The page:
Some manufacturers, including Xylem’s Goulds Water Technology, have retooled the manufacturing process of their residential pump products to meet stringent lead requirements. In fact, some Goulds Water Technology products have been engineered with stainless steel since 1994 to ensure they contain less than 1⁄20th of 1 percent lead.
If a pump impeller and bowl assembly are made with dissimilar metals such as bronze and cast iron, saltwater intrusion can wreak havoc on those metals through a galvanic effect. The saltwater attacks the metals, causing corrosion on one while the other deteriorates, contaminating drinking water in the process. Manufacturing pumps using homogenous materials, such as stainless steel impellers and bowls, helps minimize that effect.
However, if diluted freshwater and seawater stagnates for any period of time, such as after a hurricane or flood, this brackish water can have a destructive effect on even corrosion-resistant materials. This can cause the material to pit and corrode, eroding pump performance. The Pitting Resistance Equivalent Number (PREN) is a measure of the relative pitting corrosion resistance of various types of stainless steels in different caustic environments. Higher PREN values indicate greater corrosion resistance.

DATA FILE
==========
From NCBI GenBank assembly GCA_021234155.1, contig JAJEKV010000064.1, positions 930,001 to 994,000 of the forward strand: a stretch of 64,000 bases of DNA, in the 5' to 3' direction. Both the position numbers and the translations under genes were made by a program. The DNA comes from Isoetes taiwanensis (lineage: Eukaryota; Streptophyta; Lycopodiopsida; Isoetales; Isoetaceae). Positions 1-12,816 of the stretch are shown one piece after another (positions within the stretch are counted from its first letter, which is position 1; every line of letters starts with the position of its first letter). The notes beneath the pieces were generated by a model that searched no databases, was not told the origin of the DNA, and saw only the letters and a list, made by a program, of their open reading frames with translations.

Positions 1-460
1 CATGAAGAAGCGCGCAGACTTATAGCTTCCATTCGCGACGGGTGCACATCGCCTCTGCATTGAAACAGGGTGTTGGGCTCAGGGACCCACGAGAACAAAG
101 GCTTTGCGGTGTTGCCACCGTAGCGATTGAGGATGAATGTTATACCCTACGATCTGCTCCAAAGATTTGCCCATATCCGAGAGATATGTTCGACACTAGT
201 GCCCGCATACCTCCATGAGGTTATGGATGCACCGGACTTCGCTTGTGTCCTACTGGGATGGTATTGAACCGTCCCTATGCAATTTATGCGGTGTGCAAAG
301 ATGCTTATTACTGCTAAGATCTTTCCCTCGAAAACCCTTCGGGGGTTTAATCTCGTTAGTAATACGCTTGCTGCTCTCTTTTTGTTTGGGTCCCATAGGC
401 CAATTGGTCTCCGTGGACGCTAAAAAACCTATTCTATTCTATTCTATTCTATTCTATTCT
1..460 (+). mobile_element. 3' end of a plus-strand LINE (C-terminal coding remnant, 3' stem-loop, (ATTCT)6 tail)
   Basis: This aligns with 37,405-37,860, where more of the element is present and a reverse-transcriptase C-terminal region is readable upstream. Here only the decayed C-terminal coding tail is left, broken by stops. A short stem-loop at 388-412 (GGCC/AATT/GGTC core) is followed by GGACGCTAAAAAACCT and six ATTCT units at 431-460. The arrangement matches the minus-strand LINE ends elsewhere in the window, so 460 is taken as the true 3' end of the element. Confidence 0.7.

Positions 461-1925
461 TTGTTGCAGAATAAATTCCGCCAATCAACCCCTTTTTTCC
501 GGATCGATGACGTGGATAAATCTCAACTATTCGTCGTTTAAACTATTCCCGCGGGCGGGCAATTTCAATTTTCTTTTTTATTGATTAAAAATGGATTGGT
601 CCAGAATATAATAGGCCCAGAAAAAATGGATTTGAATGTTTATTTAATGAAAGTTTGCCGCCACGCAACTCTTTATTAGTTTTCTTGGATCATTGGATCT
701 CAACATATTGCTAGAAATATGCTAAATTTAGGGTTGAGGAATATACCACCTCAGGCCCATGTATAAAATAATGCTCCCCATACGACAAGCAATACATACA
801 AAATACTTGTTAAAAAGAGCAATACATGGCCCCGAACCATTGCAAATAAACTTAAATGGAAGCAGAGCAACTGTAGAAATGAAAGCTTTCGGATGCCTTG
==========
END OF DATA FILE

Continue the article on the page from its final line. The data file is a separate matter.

With maintenance, testing and treatment of private water supplies the sole responsibility of each homeowner, well drillers can help educate customers on basic testing to help ensure safe drinking water in the home.
In the event of a natural disaster — such as last year’s Hurricanes Irma and Harvey — well drillers should encourage homeowners to schedule well and pump maintenance as soon as possible as a precautionary measure.
In the aftermath of Hurricane Harvey, Texas homeowners with private wells that were flooded were advised to assume their well water was contaminated until tested. Besides saltwater intrusion, floodwaters might contain manure, sewage, bacteria, chemicals and other contaminants.
Following flooding, homeowners are often advised to put bleach in their wells to kill bacteria from fouled floodwaters. However, bleach and other additives intended to clean wells can have devastating effects on a well pump, so make sure to check with the pump manufacturer before pouring any chemicals into a well.
In the event of a mystery pump failure, manufacturers such as Goulds Water Technology encourage well drillers or homeowners to send the pump to their lab for analysis. The pump is only one piece of the puzzle; sending in a sample of the water will help investigators determine the root cause of the pump failure.
In addition to advising customers on best practices for well and pump maintenance, well drillers can seek out additional educational opportunities to stay up to date on technological advances and practical application in the field. For more information on continuing education courses offered through the Goulds Water Technology Factory School and GWT’s e-Learning virtual education program, visit http://goulds.com/factory-school and http://goulds.com/e-learning.